Thursday, February 26, 2015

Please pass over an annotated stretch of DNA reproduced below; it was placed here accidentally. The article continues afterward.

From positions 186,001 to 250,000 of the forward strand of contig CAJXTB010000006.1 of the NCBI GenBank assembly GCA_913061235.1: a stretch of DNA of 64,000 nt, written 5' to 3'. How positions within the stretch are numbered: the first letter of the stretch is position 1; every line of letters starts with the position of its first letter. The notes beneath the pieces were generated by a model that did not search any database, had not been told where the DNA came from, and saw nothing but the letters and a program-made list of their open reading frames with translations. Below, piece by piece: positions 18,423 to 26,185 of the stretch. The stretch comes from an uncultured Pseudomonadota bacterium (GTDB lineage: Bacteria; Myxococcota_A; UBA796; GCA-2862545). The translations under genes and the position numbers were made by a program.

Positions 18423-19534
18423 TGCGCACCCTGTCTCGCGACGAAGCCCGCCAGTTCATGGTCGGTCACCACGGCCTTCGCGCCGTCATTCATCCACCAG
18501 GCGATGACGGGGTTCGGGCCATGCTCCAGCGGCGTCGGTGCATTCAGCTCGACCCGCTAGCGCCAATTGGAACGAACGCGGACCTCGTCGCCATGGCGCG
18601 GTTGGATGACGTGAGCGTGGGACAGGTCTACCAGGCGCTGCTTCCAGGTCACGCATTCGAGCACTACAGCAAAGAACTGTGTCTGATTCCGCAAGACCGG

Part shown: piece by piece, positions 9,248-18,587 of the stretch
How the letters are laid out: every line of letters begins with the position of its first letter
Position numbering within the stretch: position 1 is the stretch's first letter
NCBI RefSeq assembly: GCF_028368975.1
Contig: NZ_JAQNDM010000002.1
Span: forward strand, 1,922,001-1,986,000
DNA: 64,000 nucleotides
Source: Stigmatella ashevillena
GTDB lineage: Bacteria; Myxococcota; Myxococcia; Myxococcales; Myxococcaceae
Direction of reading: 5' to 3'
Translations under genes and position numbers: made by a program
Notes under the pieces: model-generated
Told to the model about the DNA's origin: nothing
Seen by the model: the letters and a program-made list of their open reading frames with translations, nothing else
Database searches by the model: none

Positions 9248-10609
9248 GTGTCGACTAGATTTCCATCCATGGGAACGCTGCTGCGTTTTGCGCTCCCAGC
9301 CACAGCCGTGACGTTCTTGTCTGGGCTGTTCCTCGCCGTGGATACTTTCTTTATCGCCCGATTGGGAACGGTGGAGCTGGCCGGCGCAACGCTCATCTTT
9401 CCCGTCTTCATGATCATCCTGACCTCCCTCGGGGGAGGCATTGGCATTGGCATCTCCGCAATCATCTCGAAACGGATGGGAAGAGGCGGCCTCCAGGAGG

Pogroms were a persecution of the Jewish population in Russia during the late 19th and early 20th century. However, pogroms have recently been expanded to encompass Hinduism, Islam as well as nationalities. Pogroms are not like the holocaust, but rather a specific event that is meant for persecution of a race or nationality. Pogroms became famous during the late 19th and early 20th centuries, just as Russia began to see major changes being instilled. Those pogroms ranged from 2 to over 2000 killed per pogrom. In 1909, 30,000 Armenians were slaughtered for trying to stage a coup. From 1983 to present, pogroms have been used by other nations to target and exterminate groups that disrupt government or go against organized religion. Other pogroms, such as the mlawa pogrom, are used to instill terror in minority group. Historians have recently found out that pogroms may have been used as far back as the year 38, by Rome and in the years 1066, following the fall of Al-andalous and Granada, 1068 to persecute people of the Rhine and countless other times to terrorize outlier populations. Pogroms have been in use since early times, however, the Russians were the ones that made pogroms infamous to Jewish populations. A pogroms primary objective is not to commit genocide, but rather to instill fear and force a population into submission.